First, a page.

cubism


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cub·ism

also Cub·ism  (kyo͞o′bĭz′əm)
n.
A nonobjective school of painting and sculpture developed in Paris in the early 20th century, characterized by the reduction and fragmentation of natural forms into abstract, often geometric structures usually rendered as a set of discrete planes.

[French cubisme, from cube, cube; see cube.]

cub′ist n.
cu·bis′tic adj.
cu·bis′ti·cal·ly adv.

cubism

(ˈkjuːbɪzəm)
n
(Art Movements) (often capital) a French school of painting, collage, relief, and sculpture initiated in 1907 by Pablo Picasso and Georges Braque, which amalgamated viewpoints of natural forms into a multifaceted surface of geometrical planes
ˈcubist adj, n
cuˈbistic adj
cuˈbistically adv

cub•ism

(ˈkyu bɪz əm)

n. (sometimes cap.)
a style of painting and sculpture marked esp. by the reduction of natural forms to their geometrical equivalents and the reorganization of the planes of a represented object.
[< French cubisme (1908)]
cub′ist, n.
cub•is′tic, adj.

Cubism

a movement in 20th-century painting in which several planes of an object in the form of cubes or other solids are presented in an arbitrary arrangement using a narrow range of colors or monochrome. — Cubist, n. — Cubistic, adj.
See also: Art

cubism

(c 1907–23) The style developed by Picasso and Braque in response to Cézanne’s late works, and to African tribal art. The first major painting in this style was Picasso’s Les Demoiselles d’Avignon (1906), and the term itself was coined by a critic after seeing Braque’s 1908 work. “Analytic” (early) cubism presented the work from a variety of viewpoints. “Synthetic” (late) cubism introduced decorative elements such as lettering and applied materials such as newspaper (collage) to achieve a balance between the depiction of reality and the picture as an object of reality in its own right. Cubism has been enormously influential on modern art.
ThesaurusAntonymsRelated WordsSynonymsLegend:
Noun1.cubism - an artistic movement in France beginning in 1907 that featured surfaces of geometrical planescubism - an artistic movement in France beginning in 1907 that featured surfaces of geometrical planes
art movement, artistic movement - a group of artists who agree on general principles
analytical cubism - the early phase of cubism
synthetic cubism - the late phase of cubism
cubist - an artist who adheres to the principles of cubism
Translations
kubism
kubismi
קוביזם
kubizam
kubizmus
cubism
kubizmus
kubism
lập thể

cubism

[ˈkjuːbɪzəm] Ncubismo m

Cubism

[ˈkjuːbɪzəm] ncubisme m

cubism

nKubismus m

cubism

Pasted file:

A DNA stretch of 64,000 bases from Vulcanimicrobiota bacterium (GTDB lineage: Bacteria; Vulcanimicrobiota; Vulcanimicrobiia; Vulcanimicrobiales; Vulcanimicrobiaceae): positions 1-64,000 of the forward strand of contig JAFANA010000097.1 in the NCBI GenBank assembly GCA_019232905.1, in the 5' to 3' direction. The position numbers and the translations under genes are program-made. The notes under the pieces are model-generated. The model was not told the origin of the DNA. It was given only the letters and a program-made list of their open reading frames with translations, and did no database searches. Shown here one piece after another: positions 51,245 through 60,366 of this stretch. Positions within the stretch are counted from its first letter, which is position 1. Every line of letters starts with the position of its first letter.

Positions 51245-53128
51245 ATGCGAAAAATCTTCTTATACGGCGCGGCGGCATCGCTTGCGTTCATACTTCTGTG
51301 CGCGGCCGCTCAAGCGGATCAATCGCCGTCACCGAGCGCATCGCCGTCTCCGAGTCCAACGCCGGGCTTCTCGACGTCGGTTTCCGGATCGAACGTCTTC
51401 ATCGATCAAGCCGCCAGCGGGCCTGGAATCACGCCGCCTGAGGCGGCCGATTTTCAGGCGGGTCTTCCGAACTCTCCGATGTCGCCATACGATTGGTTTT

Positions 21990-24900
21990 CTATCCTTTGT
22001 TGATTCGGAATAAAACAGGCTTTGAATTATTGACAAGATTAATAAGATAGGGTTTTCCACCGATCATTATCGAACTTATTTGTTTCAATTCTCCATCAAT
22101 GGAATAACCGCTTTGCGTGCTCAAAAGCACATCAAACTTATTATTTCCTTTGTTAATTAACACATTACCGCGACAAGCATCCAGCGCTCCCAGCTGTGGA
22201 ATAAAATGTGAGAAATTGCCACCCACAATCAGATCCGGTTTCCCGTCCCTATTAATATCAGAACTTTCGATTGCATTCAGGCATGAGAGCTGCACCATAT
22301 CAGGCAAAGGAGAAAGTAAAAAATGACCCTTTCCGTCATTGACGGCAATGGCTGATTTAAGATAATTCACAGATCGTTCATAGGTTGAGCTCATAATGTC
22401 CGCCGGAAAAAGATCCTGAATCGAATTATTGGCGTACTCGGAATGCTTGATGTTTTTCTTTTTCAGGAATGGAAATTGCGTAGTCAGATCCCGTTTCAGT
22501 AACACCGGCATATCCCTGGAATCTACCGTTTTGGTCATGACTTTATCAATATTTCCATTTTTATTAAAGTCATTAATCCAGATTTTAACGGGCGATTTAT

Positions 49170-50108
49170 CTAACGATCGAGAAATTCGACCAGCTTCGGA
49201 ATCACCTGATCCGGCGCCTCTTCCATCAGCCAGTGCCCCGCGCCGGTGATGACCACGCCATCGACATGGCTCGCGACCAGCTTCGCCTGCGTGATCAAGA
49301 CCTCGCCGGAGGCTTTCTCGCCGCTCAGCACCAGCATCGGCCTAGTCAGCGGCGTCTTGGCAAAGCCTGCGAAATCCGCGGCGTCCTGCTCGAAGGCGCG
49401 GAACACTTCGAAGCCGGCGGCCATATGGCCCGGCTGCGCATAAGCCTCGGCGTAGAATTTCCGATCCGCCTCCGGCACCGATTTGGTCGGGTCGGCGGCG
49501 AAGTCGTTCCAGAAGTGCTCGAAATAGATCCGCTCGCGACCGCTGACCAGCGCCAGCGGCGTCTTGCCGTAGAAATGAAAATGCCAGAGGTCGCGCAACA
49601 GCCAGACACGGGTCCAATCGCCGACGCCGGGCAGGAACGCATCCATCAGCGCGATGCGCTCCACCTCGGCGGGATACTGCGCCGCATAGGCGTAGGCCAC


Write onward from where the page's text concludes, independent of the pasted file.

[ˈkjuːbɪzm] ncubismo
References in periodicals archive ?
The self-taught artist found herself drawn to cubism and has developed her own cubist-constructivist style to express herself.
Fragmented from a promotional material [photo: Event official Facebook page] Saa'd will explain the different stages of Picasso's art, starting with his realistic work to the cubism style he pioneered.
Contract notice: Transport of works of art for the exhibition cubism and guerrs.
THE LESSON BEGINS with an introduction to the Cubism movement through the works of influential artists, such as Pablo Picasso, Georges Braque and Fernand Leger.
Such dissimilarities are amalgamated through an essence of Cubism that runs through his entire body of work, creating interplay of opposites.
Cubism was a major and highly significant 20th Century art movement pioneered by Pablo Picasso and Georges Braque, that revolutionized European painting and sculpture, and inspired related movements in music, literature and architecture.
In the same talk on the website, Kushner flaunts his indifference to Cubism ("I don't really care
The term cubism draws on the art critic Louis Vauxcelles' reference to the bizarre cubes he saw in budding artwork that fragmented form into interlocking blocks.
Hosted by Ella Art Gallery, the exhibition titled Passion of Cubism, will feature 14 acrylic works on canvas.
The exhibits involved ceramic creations ranging from the more mundane ceramic sculptures to handmade tile murals, fountains and sculptures integrating cubism into this art form.
In contrast, in these six lectures delivered at the National Gallery of Art, Washington, DC, (the co-producer of this volume), he argues the case for Picasso's impact based solely on examination of some 200 featured examples of his post-World War I artwork which evolved into Cubism.